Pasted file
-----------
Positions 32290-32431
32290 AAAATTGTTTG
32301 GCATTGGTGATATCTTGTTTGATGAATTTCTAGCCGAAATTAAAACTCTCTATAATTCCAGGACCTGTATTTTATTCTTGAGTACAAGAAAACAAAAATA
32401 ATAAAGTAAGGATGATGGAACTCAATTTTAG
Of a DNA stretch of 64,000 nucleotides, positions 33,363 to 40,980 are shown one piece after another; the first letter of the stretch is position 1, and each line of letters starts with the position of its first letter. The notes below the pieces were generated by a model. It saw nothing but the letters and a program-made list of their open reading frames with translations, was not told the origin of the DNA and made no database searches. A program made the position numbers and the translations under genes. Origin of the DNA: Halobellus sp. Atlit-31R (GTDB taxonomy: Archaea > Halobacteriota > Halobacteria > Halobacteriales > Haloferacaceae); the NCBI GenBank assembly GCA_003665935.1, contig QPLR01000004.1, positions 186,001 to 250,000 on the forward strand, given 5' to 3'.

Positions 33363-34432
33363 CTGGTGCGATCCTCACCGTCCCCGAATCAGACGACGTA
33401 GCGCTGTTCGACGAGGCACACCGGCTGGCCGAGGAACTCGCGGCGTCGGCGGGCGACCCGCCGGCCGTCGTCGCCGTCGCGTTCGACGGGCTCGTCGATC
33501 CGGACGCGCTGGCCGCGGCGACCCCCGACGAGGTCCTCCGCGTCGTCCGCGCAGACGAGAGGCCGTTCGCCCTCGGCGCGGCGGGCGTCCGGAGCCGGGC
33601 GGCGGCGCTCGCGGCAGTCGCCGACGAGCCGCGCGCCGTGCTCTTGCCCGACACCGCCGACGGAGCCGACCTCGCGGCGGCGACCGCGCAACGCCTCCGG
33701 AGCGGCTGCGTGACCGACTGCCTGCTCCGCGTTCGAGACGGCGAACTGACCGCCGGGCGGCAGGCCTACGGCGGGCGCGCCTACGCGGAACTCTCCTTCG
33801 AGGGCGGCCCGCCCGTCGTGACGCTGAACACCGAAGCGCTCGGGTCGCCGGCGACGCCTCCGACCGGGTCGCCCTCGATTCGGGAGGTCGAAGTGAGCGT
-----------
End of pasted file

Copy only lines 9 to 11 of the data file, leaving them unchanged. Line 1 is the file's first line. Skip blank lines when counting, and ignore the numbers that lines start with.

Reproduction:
33501 CGGACGCGCTGGCCGCGGCGACCCCCGACGAGGTCCTCCGCGTCGTCCGCGCAGACGAGAGGCCGTTCGCCCTCGGCGCGGCGGGCGTCCGGAGCCGGGC
33601 GGCGGCGCTCGCGGCAGTCGCCGACGAGCCGCGCGCCGTGCTCTTGCCCGACACCGCCGACGGAGCCGACCTCGCGGCGGCGACCGCGCAACGCCTCCGG
33701 AGCGGCTGCGTGACCGACTGCCTGCTCCGCGTTCGAGACGGCGAACTGACCGCCGGGCGGCAGGCCTACGGCGGGCGCGCCTACGCGGAACTCTCCTTCG